Hey sunshine! What parents need to know about winter sun protection for kids

Posted in Family Health.

With shorter days and cooler weather, it can be very easy to let your strict summertime sun protection regime with your kids slip in the winter months. Because let’s be honest, when a bright sunshine-y day beckons, we are more inclined to forget the Slip-Slop-Slap routine in our rush to get the kids out the door to soak up all that lovely vitamin D.

But did you know that in many parts of Australia, UV levels remain at 3 or above right through the winter months? So it’s just as important to keep our kids’ sensitive skin safe with a good sun protection routine right through the year. 

Here’s what you need to do to keep kids safe in the sun no matter what the season:


Look for a SPF30 sunscreen when choosing an appropriate sunscreen for your child. It should be a broad spectrum, water resistant product and will need to be applied about 20 minutes before you head out into the sun. Zinc oxide sunscreens are the most recommended type for sensitive skins – so perfect for babies – so keep this in mind when choosing a sunscreen for littlies.

Lovekins Baby Sunscreen does the job really well, because on top of being a broad spectrum, water resistant, zinc oxide sunscreen (tick, tick, tick!), it is also enriched with Kakadu Plum (the richest source of vitamin C on Earth) and Candelilla Wax that acts as a protective barrier for the skin, to help prevent moisture loss. All great news when it comes to protecting that sensitive skin from drying winter winds.

Lovekins Baby Sunscreen

Sun hat

Choose a hat that will protect your child’s head, face, eyes, ears and neck – a cloth bucket, broad-brimmed or legionnaire-style hat are the best styles to do the job properly.

Make sure the hat fits well, and if you have a child who likes to constantly whip the hat off their head and throw it to the ground, choose one that has a well-secured strap too.


Even in winter, the sun is bright and can be damaging to eyes. Children’s eyes are even more sensitive to UV absorption than an adult’s, with up to 80 percent of the lifetime UV exposure occurring before the age of 18, so it’s really important to start protecting those little eyes early. The best way to do this is to teach your kids to wear sunglasses from an early age. (And yes, they will probably love to whip these off their face and throw them to the ground too!)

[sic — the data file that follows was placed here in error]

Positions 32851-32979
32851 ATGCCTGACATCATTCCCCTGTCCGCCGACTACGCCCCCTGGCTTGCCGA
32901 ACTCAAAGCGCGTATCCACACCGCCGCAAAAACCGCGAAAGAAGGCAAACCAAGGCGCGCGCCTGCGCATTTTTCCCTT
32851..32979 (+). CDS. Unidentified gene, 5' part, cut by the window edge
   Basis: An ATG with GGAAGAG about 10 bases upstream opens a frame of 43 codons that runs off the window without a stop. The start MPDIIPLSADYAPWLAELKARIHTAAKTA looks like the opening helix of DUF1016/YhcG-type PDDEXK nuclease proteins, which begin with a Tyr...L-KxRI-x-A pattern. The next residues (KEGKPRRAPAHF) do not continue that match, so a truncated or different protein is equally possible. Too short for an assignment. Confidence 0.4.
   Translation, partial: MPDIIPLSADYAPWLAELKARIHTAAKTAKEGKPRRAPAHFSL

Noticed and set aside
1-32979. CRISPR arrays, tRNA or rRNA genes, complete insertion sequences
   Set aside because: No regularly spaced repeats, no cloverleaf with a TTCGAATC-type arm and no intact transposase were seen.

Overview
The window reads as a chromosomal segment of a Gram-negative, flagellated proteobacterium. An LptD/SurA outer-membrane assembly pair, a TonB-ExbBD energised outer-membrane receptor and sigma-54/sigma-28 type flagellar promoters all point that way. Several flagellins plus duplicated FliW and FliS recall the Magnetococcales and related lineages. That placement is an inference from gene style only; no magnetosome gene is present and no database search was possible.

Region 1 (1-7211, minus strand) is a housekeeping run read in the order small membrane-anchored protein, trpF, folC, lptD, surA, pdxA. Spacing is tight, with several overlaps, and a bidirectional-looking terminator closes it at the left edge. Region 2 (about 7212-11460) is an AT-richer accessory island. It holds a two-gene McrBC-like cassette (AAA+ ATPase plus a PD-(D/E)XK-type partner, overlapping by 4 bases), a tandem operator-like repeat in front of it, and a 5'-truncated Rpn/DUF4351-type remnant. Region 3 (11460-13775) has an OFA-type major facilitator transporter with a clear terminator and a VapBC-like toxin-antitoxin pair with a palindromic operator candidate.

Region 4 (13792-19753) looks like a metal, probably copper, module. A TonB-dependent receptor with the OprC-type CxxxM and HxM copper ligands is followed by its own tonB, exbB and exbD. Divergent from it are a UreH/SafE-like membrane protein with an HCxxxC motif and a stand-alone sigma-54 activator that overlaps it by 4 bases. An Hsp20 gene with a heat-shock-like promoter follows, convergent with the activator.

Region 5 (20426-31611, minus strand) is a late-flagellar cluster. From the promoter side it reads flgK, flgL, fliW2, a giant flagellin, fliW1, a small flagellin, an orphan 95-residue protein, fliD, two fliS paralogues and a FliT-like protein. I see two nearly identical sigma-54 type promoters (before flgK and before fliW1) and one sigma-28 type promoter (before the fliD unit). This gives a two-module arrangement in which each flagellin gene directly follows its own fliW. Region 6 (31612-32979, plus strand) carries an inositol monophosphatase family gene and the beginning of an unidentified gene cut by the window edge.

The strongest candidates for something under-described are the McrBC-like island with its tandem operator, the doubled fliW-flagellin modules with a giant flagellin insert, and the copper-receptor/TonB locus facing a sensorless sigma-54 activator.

Look for sunglasses with polarised lenses that provide 100 percent UV protection and fit your child’s face properly. Choose frames that are durable too – hopefully this will keep them safe from even the roughest handling.

What about cloudy days?

Don’t be fooled by those cloudy days – even though clouds block out the sunlight, they don’t block all the sun’s UV rays. Sure, the dark and gloomy winter clouds aren’t going to let much through, but those white fluffy clouds? They don’t do much of a job of blocking UV rays at all. So it’s important to pay attention to the weather before heading out the door, no matter what the temperature is outside.

And what about snow?

While it may feel counter-intuitive, your skin actually needs even more protection from the sun when you’re in the snow. Sure, the temperature demands a whole lot more clothing – beanie, mittens, snowsuit and jacket – but the skin that is left exposed, mostly your face and neck, is more vulnerable to sunburn. 

This is because snow and ice can reflect up to 80 percent of the UV rays that reach the ground. So this means that when you’re in the snow, you are getting a double dose – firstly, from UV rays coming from the sky, and secondly from UV rays that are reflecting upwards from the ground. On top of that, there is increased UV exposure at higher altitudes.

So long story short, if you’re planning a family snow trip this winter, be sure to pack a really good broad spectrum sunscreen. Choose a zinc oxide sunscreen – again, Lovekins Baby Sunscreen is an excellent choice – because the minerals in the sunscreen create a physical barrier that sits on top of the skin and scatters, reflects and absorbs UVA and UVB rays. Exactly what you want in a highly reflective environment like the snow.

This post is sponsored by Lovekins.You can check out Lovekins on Instagram and Facebook.


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